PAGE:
The new principal decided to move from the classroom to administration, “because I can serve more people as a principal.” A principal is important, Deitte feels, because the principal “sets the tone for the entire school.”

His goal at Milroy is to “provide an exemplary” school program that is “up-to-date” and competitive with other surrounding schools.

He feels there are many positives in the K-8 Milroy School.

Small class sizes of between ten and 16 students, are a big advantage, he says. He also feels good about the Milroy teaching staff.

“From what I have heard, the staff is very strong f

Church of Christ welcomes new pastor Sunday

Chad Seamann is the new pastor at Church of Christ in Tracy.

Pastor Seamann and his family arrived in Tracy last week and are in the process of settling into the parsonage.

An open house to welcome the family to Tracy is set for Sunday, August 11 from 2-4 p.m. at the Church of Christ at the corner of First and Rowland streets.

The new pastor and his wife, Holly, have two children; a son, Brian, 4; and a daughter, Abbygayle, 18 months. The family comes to Tracy from North Platte, Neb. He is originally from Broken Bow, Neb.; she is from Staples, Minn.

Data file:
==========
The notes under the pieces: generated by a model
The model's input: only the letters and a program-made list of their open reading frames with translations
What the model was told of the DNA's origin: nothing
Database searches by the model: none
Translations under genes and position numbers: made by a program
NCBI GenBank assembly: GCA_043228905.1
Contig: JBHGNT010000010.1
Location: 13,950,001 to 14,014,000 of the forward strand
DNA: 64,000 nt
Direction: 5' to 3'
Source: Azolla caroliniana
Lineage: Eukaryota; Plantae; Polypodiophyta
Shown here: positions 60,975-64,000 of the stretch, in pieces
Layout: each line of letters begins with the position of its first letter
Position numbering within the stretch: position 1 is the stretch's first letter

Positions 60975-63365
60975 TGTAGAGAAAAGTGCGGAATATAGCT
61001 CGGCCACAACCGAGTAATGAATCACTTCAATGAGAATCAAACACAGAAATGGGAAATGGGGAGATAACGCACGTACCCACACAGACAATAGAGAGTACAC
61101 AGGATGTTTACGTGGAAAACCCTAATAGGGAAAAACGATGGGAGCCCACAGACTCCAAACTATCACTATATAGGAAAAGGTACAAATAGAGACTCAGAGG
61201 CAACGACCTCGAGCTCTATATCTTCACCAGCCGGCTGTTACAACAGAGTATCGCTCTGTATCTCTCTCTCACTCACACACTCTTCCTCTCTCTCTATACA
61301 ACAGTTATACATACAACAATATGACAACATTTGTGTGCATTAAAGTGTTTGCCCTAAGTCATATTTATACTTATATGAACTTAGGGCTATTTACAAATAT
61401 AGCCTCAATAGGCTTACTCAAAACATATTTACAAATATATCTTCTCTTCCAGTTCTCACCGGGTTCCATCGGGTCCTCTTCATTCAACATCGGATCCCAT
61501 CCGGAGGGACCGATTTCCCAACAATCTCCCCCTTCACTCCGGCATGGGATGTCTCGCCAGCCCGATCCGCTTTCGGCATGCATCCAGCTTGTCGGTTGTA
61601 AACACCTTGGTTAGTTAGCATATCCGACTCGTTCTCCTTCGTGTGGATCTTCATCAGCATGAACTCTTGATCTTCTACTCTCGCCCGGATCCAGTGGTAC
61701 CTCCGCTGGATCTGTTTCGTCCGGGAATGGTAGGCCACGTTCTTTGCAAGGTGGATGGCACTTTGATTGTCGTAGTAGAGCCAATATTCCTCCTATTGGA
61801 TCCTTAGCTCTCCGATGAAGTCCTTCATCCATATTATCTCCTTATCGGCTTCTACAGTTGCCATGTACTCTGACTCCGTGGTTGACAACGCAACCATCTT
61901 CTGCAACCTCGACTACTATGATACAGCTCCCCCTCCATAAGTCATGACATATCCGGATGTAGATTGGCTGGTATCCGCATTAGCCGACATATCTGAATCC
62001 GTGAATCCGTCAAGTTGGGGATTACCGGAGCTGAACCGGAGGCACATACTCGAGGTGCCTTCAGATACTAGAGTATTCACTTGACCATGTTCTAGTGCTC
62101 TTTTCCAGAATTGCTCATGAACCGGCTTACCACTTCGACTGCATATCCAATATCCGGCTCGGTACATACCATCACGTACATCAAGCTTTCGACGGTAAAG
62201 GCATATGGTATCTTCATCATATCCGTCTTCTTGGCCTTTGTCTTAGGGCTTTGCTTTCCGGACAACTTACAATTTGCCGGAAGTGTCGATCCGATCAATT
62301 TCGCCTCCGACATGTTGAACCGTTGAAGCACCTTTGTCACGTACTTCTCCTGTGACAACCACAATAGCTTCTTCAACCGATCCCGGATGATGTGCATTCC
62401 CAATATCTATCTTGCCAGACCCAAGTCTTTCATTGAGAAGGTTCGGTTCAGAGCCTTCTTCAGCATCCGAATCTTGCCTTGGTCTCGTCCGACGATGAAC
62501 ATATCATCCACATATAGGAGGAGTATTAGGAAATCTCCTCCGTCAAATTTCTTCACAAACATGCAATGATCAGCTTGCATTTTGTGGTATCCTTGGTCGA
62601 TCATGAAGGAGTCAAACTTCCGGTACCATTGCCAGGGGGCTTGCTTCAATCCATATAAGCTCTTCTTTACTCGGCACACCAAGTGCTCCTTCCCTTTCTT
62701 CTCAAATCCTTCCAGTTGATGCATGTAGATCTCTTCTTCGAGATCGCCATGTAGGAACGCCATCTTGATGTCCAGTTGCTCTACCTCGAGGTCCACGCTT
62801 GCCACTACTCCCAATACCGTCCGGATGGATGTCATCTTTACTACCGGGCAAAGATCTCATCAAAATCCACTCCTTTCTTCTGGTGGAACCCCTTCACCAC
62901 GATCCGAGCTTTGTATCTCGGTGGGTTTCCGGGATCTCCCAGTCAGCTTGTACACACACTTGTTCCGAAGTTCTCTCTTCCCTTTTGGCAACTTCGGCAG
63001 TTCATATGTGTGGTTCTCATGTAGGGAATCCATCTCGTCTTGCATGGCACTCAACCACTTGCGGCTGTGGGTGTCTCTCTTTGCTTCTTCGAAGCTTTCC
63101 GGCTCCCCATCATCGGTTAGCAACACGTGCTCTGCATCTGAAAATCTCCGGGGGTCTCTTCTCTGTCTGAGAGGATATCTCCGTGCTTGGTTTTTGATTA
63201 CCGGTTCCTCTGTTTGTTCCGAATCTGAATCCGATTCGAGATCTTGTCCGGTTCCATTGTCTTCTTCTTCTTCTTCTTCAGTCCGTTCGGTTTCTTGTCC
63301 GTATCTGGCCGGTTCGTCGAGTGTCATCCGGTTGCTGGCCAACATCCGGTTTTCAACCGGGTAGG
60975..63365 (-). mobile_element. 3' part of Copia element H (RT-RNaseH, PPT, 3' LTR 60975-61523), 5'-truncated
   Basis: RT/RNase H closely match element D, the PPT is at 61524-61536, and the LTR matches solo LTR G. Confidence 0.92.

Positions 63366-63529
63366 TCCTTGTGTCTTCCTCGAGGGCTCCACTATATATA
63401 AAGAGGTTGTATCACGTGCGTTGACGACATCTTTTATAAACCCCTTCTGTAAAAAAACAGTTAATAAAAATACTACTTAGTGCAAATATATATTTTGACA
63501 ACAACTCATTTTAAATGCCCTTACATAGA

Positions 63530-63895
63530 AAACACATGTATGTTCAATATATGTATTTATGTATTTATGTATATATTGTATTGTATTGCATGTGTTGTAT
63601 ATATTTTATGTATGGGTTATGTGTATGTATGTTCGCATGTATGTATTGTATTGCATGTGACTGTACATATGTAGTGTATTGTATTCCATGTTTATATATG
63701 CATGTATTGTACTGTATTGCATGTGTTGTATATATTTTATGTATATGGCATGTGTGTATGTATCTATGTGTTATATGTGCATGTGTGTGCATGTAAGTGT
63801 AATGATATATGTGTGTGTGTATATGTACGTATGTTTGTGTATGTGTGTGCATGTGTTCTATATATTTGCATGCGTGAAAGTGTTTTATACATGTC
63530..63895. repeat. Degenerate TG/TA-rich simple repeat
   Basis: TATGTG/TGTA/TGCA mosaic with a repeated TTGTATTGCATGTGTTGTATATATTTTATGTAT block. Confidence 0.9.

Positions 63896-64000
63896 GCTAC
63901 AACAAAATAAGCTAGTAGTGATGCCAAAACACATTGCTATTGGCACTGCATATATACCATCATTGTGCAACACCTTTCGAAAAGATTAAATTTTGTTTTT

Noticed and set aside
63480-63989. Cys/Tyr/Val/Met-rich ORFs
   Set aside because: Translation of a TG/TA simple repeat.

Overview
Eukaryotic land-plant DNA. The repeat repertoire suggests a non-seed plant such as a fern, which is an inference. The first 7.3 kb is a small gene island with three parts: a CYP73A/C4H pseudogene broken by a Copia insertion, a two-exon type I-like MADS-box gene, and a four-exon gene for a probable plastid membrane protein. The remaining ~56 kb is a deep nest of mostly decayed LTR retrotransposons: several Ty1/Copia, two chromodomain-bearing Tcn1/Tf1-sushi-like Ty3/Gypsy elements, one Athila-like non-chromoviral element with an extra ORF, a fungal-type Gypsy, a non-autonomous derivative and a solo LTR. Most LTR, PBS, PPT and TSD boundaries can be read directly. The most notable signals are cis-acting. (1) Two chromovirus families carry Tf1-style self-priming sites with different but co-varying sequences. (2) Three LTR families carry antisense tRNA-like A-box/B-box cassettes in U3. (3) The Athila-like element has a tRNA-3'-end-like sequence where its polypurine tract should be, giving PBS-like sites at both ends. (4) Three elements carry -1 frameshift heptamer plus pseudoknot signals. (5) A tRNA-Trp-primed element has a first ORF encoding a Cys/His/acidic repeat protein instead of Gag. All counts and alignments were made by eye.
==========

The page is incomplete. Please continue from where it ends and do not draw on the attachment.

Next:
Pastor Seamann is a May 2000 graduate of Nebraska Christian College in Norfolk, Neb. He has since served as a youth minister in North Platte. He also served three years in the Army and three years in the Navy.

“I knew in high school that I wanted to be a youth minister,” Pastor Seamann said. However, he said, it was time for a change and the call to Church of Christ was the right fit. He said Tracy felt more like home to the family than other towns they considered, and that they are happy to be closer to his wife's family.

The clergyman keeps busy between the ministry and family. He enjoys spending his spare time with his children, and is looking forward to devoting his attention full-time to the church, as opposed to his youth ministry job, which was part-time. “Now I will have the time to spend on work like I wanted to,” he said.

While the family moved to Tracy less than a week ago, Pastor Seamann said he has already had the opportunity to get to know some of the parishioners. He has been working closely with some of the church members for close to six months, and has made several trips to town.

The minister is enjoying living in Tracy so far. “So far I've really appreciated the hospitality of the town,” he said.

The minister said he's especially appreciated receiving that special, small-town attention at local businesses. “I'm looking forward to small-town life for a while.”